However, if the distraction argument is true, then it is a massive dereliction of duty on the part of the members of the media who make it true. In essence, coming from anyone in this business, the distraction argument denies that the media has any agency in what it covers. If you are an editor—or a reporter—and you decide that a story is a shiny object, then don’t cover it. Or, at the very least, don’t emphasize it. The decision by the elite political media to make Hillary Rodham Clinton’s email server a central issue in the campaign was a deliberate choice. It wasn’t forced on them by anyone or anything. If you can choose to emphasize something, you can choose not to do that. If you can choose to concentrate on HRC’s email practices, you can choose not to concentrate on what you judge to be obvious diversions from the White House.
Do your freaking job.
The idea that the safety and security of our country — and the reporting of the state of the union — is devolving to middle-school-level squabbling and preening is not just alarming. It’s dangerous.
Sunday, March 12, 2017
Do Your Job, Media — Sophia A. McClennen in Salon on the press caving to Trump’s propaganda.
On Nov. 13, 1969, then Vice President Spiro Agnew passionately denounced television news broadcasters as a biased “unelected elite” who subjected President Richard M. Nixon’s speeches to instant analysis. Disagreeing with the views expressed by broadcasters like Walter Cronkite, Agnew argued that the president had a “right” to communicate directly with the people without having his words “characterized through the prejudices of hostile critics.” When Agnew went on to call for greater government regulation of the media’s “virtual monopoly” on public information, Cronkite responded that such a call was “an implied threat to freedom of speech in this country.”
Many have argued that President Donald Trump’s administration has borrowed heavily from the Nixon-Agnew playbook. Trump referenced the “silent majority” throughout his campaign — a term that Nixon popularized in a 1969 speech. When Trump repeatedly attacks the press, calling the media the “enemy of the people,” it’s easy to hear echoes of Agnew.
But while members of the Trump team draw on their predecessors, it would be a mistake to see a complete pattern match. One can only wonder what would have happened if Nixon had access to Twitter and we can only guess at the possibility of a Nixon-era Steve Bannon in the White House. While tabloid news like that found in the National Enquirer has a much longer history than today’s alt-news, we never have had such an open and obvious propaganda machine coming out of the White House.
Agnew referred to the press as an “unelected elite.” Trump’s chief strategist Bannon raised him one and has described the press as the “opposition party.” Trump’s endless press slurs are too numerous to even list. And these are just the open and public attacks. As Carole Cadwalladr has chillingly recounted for The Guardian, the backstory is the way that big-data billionaire and Trump supporter Robert Mercer is waging war on the mainstream media. According to her, his goal is nothing short of changing the way the entire nation thinks.
The Trump attacks on the press are not just Nixon 2.0. In fact, they literally have no historical precedent.
Here’s the thing, though: These attacks should actually be good news for the press. Recall that well before Trump had any idea he was going to win, the public’s trust in the press was at an all-time low. A Gallup poll from September 2016 showed that Americans’ trust and confidence in the mass media “to report the news fully, accurately and fairly” had dropped to the lowest level in Gallup polling history, with only 32 percent of those polled saying they had a great deal or fair amount of trust in the media. That number was down 8 percentage points from 2015.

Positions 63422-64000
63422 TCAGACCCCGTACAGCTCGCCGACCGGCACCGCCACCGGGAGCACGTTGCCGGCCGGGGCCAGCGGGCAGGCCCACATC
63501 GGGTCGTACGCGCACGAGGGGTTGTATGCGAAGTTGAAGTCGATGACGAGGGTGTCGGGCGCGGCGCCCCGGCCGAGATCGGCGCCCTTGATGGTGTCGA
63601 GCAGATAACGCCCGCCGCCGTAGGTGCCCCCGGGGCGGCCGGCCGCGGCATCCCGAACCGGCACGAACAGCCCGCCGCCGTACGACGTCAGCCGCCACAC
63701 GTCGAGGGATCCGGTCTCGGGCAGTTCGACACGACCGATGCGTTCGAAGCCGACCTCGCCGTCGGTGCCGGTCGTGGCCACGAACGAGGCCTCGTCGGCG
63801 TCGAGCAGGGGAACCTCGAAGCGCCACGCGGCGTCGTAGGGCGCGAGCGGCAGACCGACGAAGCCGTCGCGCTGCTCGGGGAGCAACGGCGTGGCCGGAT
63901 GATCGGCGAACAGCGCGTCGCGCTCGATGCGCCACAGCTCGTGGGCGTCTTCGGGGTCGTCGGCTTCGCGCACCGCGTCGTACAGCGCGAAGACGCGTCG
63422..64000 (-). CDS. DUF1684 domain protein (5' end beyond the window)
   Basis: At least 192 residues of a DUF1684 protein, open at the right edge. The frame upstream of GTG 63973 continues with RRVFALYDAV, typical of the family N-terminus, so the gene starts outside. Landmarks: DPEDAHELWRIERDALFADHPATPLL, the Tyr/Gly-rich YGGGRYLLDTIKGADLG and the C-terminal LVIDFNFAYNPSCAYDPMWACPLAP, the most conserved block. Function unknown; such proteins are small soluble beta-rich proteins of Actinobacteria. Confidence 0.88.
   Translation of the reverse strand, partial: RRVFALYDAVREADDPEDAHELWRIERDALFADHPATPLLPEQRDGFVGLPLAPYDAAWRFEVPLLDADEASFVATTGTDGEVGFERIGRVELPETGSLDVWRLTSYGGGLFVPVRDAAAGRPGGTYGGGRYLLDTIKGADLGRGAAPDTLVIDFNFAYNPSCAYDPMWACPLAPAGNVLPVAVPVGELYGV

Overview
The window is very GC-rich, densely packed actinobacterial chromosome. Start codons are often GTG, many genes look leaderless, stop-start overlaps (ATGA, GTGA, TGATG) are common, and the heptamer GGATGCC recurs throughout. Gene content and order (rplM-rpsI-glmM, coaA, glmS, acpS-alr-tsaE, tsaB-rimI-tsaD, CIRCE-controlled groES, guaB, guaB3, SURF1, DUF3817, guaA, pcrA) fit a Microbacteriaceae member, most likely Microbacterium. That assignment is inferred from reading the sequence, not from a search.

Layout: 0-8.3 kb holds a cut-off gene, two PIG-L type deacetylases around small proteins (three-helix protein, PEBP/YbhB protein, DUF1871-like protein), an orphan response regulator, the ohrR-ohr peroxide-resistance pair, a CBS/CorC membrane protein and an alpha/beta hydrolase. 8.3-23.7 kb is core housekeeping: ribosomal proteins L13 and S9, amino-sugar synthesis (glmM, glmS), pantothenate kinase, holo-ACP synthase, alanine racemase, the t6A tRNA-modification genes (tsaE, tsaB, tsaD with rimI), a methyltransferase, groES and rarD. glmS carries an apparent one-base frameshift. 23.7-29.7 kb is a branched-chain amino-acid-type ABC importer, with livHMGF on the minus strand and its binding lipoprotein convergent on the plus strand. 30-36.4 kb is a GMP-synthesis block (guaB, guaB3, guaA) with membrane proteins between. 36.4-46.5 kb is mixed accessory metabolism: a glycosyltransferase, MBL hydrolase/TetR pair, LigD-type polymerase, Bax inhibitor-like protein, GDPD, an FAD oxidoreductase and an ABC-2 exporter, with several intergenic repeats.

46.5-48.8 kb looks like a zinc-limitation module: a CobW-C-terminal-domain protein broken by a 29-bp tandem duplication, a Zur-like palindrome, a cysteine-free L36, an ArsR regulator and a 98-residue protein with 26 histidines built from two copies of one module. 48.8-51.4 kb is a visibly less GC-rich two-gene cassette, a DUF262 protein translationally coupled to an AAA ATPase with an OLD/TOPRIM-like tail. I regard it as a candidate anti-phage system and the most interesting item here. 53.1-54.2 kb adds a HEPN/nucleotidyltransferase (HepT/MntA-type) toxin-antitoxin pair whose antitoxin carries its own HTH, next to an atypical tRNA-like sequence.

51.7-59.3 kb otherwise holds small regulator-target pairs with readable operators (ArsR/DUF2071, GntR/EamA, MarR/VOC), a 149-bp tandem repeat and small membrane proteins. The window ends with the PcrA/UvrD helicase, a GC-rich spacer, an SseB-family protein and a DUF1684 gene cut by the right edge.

Given the clearly unhinged ways that Trump, Bannon, press secretary Sean Spicer and senior adviser Kellyanne Conway make things up, attack critics and fumble with even basic parts of speech, the press should be having a field day. Then there is the ongoing question of Trump’s endless conflicts of interest. Add to that the blatant disregard for civil rights, the selection of Cabinet members who generally hate the mission of the departments they lead, the basic disrespect for any system of checks and balances, and it seems clear that the press should be well on its way to regaining public trust.
Trump is literally dismantling government before our eyes while spitting on the First Amendment. It’s an easy story to go after and it should be turning the press into our hero.
So far it’s not.
Sure, there is lots of good investigative reporting coming from independent news sources and even from some mainstream outlets, but the Trump era shows no signs of a Bob Woodward or a Carl Bernstein. And no one on mainstream television news comes close to Cronkite.
Remember when Stephen Colbert roasted President George W. Bush at the White House Correspondent’s Dinner in 2006? At that time news media outlets had largely swallowed the narrative offered them by the Bush administration. So Colbert chose to use his speech to roast the media as much as Bush. He started off saying, “Over the last five years you people were so good, over tax cuts, WMD intelligence, the effect of global warming. We Americans didn’t want to know, and you had the courtesy not to try to find out.”
Colbert reminded his listeners that the media had simply failed to fact-check the White House as the Bush administration led us into war, denied climate change and lowered taxes on the rich. He riffed on the idea that it seemed as if all media outlets did was repeat what the press secretary told them. He mocked media organizations, saying all they had to do was put White House comments “through a spell-check and go home.”